in the nature

The fungi beneath your feet

As winter sets in you may start to see the emergence of fungi on your land. This shows us it is the indigenous season of Tunna, which typically occurs between May and August here on lutruwita (Tasmania). These fungi can take many strange and unusual forms, including the classical mushroom, brackets, jellies, corals, birds’ nest fungi, stinkhorns, clubs, rusts, boletes, and toothed fungi. There are also many species that have fruitbodies too small to see with the naked eye, that we are only just discovering with the advent of new high-throughput DNA sequencing technology. This technology is doing what the microscope has done for other biological disciplines in terms of expanding our knowledge of the Kingdom fungi.

Fungi occur in every habitat on earth, including terrestrial, marine, and aquatic environments; as symbionts on our skin; and within our digestive system. Scientists estimate that there are around 17 species of fungi for every plant species.

These often brightly coloured yet cryptic structures are the sexual reproductive structures of the fungus, whose body comprises fine networks of hyphae known as mycelium. These hyphae are typically 10 micrometres (10/1000ths of a millimetre) wide and are made of organic polymers, typically chitin, which is the same substance that makes up the exoskeletons of insects and crustaceans. One handful of soil can contain as much as 50 km of fungal hyphae.

Geastrum species. Photo: Dr Ian Bell

These mycelial networks can be quite small, around 5 cm diameter in some species such as Laccaria, to many hundreds of square metres in species such as Russula. You can think about the differences between these fungi as analogous to a small herb, or an old-growth Eucalyptus regnans (swamp gum/mountain ash) tree. You will often see Laccaria, recognisable by their flesh-coloured gills under chestnut brown caps, growing along the edge of tracks and in disturbed places such as new plantations. Areas that have abundant fruit bodies of Russula tend to be older systems, with less recent disturbance, such as old-growth forests.

These larger fungi form huge networks, that connect many different species of plants together using relationships with plant roots known as mycorrhiza. These mycorrhizal connections enable the plants to exchange nutrients gathered from the soil by fungi, such as calcium, phosphorus, and nitrogen, with sugar that the plant makes through photosynthesis. These mycorrhizal relationships are present in 80% of the world’s plants and have been present since the earliest land plants evolved. Plants cannot survive without their fungal partners, and we should be viewing these systems not as individuals, but as meta-organisms, where fungi, bacteria, archaea and viroids all contribute to the function and survival of the association.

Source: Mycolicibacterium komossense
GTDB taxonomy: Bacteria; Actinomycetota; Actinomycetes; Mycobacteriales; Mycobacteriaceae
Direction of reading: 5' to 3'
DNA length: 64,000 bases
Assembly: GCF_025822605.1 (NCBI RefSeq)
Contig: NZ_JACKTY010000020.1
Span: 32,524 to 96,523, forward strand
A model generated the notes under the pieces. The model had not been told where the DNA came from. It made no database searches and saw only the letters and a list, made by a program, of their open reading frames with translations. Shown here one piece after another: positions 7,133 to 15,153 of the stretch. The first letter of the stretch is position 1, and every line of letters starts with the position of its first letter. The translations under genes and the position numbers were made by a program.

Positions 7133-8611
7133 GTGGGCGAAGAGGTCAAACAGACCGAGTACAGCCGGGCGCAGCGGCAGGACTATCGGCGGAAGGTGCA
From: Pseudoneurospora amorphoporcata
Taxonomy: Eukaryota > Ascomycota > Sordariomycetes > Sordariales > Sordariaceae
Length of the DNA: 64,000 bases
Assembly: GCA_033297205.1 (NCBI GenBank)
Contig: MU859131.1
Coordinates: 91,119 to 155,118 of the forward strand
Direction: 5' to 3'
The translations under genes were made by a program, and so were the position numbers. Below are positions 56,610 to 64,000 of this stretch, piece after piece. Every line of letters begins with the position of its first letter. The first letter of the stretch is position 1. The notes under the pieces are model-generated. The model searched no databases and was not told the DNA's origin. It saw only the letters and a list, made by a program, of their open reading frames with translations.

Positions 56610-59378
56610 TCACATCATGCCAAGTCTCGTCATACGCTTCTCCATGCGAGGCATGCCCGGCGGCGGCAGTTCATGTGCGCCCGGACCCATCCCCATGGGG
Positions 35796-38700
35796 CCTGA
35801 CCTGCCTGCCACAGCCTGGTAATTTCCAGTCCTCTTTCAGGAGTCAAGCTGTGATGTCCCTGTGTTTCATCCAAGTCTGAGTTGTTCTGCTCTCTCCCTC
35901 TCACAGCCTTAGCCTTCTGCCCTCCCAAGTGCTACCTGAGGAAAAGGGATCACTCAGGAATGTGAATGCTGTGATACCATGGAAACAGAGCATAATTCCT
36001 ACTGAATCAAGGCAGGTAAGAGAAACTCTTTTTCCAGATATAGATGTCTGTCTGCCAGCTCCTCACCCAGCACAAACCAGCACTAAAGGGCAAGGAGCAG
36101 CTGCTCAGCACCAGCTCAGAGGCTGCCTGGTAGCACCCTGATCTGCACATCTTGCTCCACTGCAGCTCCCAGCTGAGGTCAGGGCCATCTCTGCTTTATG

Mycorrhizal networks also enable plants to communicate with each other, as well as learn and respond to environmental stimuli as a group. Canadian mycologist (mushroom scientist) Suzanne Simard has found that 70% of the nitrogen that passes through the mycelial networks between trees is in the form of glycine and glutamate, which are the same neurotransmitters in our brains that we use to think. This discovery has caused us to question the way we think about cognition and sentience in the natural world.

Some fungi live on animals, like this entomopathogenic fungus growing on a cicada. Photo: Dr Ian Bell

If you want to know more about the fungi growing on your property, there are several great resources available that are good for beginners including:

When taking photographs of fungi for identification there are some important points to remember:

  • Take several angles, from the above, at a 45 degree angle, and from the side so the gills are clearly visible.
  • Frame the photograph so the fungus occupies most of the photograph, and all the diagnostic features are visible, i.e. the cap, the gills and the stem in mushrooms.
  • Use a coin or ruler for scale.
  • Use a macro lens if you have access to one.
  • Try and capture all the growth stages of the fungus, from buttons to mature.
  • Use a small tripod, particularly in dark conditions, so your photos don’t come out blurry.

Things to take note of:

  • What is the fungus growing on? E.g.: soil, live plant (list species if known), dead wood, another fungus, a dead insect.
  • What sort of vegetation or habitat did you find the fungus in. List dominant species if you know them.

So next time you encounter a mushroom, a bracket, or a tiny cup fungus, remember there is far more going on than meets the eye. While we only witness their presence for a fleeting moment, increasing our understanding of their ecology, taxonomy, and how to address their conservation needs is essential if we are to look after our conservation estate and preserve biodiversity for future generations.

Originally published in The Running Postman

Author Profile
Julie Fielder
Conservation Programs Ecologist

Julie is an ecologist with over 15 years experience working in conservation science. Her interests include fungi, plants, and their interactions through the soil microbiome. She has worked on vegetation mapping, monitoring, plant pathology, mammal monitoring and translocation, aerial surveys, invertebrates, fungi surveys, metagenomic studies of soil fungi, fire ecology, forestry monitoring, and threatened species monitoring and survey. She has worked across Australia in a broad range of ecosystems, from the arid zone, through to cool temperate rainforest communities.